Ex-FBI agent guilty in leak about terror plot
By The Washington Post
Published: Monday, Sept. 23, 2013, 8:39 p.m.
WASHINGTON — A former FBI bomb technician who later worked as a contractor for the bureau has agreed to plead guilty to disclosing national Defense information about a disrupted terrorist plot to the Associated Press, according to the Justice Department.
Donald John Sachtleben, 55, of Carmel, Ind., who had agreed to plead guilty to charges of possessing and distributing child pornography in a separate investigation, provided information to an Associated Press reporter relating to the disruption of a plot to conduct a suicide bomb attack on a U.S.-bound airline by al-Qaida and the recovery by the United States of a bomb in connection with that plot, according to court documents filed Monday in the U.S. District Court for the Southern District of Indiana.
“This unauthorized and unjustifiable disclosure severely jeopardized national security and put lives at risk,” Deputy Attorney General James Cole said. “To keep the country safe, the department must enforce the law against such critical and dangerous leaks, while respecting the important role of the press under the department's media guidelines and any shield law enacted by Congress.”
In a sweeping investigation, Justice officials secretly obtained cellular, office and home telephone records from more than 20 phone lines assigned to the Associated Press and its journalists as part of a yearlong investigation into the disclosure about the failed al-Qaida plot last year.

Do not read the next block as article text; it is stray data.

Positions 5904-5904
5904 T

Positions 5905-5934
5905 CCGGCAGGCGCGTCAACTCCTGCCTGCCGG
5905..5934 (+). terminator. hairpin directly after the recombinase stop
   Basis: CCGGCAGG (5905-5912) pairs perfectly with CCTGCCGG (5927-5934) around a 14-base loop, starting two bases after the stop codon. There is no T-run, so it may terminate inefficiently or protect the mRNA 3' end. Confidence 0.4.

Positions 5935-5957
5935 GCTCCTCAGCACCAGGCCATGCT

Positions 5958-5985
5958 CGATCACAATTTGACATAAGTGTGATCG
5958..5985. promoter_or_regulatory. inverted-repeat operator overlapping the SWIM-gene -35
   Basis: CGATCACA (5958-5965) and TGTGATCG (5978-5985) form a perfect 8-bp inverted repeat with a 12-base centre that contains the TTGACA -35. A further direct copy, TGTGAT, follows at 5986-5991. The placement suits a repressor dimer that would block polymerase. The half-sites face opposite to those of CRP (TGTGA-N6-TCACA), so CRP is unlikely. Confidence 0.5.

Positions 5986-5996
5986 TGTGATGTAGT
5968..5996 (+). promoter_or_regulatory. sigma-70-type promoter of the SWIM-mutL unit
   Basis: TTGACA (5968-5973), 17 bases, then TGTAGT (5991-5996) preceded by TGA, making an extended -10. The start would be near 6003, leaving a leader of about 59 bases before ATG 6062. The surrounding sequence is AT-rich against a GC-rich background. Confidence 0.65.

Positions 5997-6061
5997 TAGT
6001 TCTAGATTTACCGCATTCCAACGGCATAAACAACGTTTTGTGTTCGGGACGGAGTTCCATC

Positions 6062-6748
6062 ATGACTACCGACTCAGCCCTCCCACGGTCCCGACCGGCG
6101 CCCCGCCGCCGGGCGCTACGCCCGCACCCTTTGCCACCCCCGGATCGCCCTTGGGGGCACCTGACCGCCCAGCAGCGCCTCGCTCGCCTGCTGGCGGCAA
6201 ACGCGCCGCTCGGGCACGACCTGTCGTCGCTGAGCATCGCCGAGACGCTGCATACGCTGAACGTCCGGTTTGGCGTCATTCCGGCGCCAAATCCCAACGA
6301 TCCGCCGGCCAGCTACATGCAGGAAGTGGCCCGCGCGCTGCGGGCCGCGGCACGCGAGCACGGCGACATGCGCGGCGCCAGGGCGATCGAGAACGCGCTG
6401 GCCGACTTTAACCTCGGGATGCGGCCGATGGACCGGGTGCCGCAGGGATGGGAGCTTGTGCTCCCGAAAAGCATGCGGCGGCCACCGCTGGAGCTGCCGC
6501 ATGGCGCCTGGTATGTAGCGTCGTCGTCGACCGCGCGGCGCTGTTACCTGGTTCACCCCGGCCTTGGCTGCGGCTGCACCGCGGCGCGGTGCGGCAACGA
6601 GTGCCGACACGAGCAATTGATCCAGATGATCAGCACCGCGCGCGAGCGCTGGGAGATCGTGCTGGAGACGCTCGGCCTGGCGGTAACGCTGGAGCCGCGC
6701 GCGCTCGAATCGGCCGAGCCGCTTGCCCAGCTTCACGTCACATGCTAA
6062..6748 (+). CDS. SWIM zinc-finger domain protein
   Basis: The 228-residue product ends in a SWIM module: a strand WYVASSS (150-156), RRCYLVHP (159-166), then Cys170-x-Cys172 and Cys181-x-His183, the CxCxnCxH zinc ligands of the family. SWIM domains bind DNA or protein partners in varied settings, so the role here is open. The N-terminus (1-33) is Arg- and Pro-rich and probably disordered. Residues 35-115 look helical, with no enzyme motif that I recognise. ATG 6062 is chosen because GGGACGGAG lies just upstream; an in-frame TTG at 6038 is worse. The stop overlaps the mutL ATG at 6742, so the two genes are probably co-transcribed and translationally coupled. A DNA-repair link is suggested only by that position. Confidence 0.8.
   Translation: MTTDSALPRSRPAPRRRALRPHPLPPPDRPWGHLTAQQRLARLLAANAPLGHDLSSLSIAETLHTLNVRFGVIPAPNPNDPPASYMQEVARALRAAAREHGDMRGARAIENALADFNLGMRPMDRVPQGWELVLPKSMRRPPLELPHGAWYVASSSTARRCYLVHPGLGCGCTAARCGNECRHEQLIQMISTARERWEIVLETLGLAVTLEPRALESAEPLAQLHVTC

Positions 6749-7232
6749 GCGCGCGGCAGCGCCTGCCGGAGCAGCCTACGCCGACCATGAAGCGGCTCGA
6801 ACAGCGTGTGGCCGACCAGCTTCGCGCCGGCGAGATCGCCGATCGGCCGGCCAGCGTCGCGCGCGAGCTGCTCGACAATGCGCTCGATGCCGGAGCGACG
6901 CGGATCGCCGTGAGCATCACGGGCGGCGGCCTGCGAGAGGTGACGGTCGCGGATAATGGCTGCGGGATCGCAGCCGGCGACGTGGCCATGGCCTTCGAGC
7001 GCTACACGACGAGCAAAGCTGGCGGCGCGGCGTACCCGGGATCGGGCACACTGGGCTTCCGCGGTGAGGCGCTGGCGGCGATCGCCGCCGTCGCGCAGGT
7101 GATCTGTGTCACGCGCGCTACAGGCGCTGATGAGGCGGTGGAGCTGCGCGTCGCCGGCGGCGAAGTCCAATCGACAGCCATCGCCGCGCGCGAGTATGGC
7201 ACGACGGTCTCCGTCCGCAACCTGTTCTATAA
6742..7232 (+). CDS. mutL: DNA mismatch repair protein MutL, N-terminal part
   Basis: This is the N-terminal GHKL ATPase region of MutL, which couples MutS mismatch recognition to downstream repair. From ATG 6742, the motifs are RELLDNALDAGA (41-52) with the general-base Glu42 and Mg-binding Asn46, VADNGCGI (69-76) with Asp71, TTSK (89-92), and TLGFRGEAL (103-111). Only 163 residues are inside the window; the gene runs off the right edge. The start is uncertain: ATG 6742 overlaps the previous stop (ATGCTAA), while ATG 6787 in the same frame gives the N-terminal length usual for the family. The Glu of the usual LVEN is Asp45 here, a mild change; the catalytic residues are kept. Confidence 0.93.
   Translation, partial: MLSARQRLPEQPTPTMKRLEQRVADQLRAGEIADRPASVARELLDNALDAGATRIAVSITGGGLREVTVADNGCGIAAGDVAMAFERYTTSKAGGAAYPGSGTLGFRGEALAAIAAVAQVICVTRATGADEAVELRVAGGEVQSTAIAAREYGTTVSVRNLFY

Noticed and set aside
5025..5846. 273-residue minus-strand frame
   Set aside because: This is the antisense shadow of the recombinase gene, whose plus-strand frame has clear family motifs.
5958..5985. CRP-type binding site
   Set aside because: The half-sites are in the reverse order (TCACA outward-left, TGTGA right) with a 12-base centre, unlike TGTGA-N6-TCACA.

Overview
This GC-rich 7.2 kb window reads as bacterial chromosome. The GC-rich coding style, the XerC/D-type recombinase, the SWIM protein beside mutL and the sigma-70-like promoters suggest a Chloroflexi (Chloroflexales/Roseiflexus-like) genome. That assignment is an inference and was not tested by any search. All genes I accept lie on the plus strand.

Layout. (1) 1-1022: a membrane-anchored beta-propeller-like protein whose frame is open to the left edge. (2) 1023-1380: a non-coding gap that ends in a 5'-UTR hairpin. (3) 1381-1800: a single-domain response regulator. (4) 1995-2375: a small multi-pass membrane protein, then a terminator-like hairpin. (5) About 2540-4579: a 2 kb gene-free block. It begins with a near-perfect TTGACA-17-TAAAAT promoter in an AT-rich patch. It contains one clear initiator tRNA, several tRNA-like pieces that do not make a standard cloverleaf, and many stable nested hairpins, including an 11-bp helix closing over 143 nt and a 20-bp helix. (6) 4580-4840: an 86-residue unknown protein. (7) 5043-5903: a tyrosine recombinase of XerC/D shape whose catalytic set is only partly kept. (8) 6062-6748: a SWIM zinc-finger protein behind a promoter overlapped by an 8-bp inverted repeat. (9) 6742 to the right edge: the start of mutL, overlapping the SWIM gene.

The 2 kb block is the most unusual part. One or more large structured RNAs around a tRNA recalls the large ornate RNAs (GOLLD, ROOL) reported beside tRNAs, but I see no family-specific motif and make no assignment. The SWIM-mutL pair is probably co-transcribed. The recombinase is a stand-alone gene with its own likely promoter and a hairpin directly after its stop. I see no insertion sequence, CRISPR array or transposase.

Sachtleben worked for the FBI from 1983 through 2008 and was a special agent bomb technician assigned to work on many major cases involving terrorist attacks. In 2008, Sachtleben retired from the bureau and was rehired as a contractor. As a contractor, he routinely visited the FBI laboratory in Quantico, Va.
Sachtleben was identified as a suspect in the case after the toll records for a reporter's phone numbers were obtained through a subpoena and compared to other evidence collected during the Justice Department leak investigation. This allowed investigators to obtain a search warrant authorizing a more exhaustive search of Sachtleben's cell phone, computer and other electronic equipment, which was already in the possession of federal agents because of the unrelated child pornography investigation, according to Justice officials.
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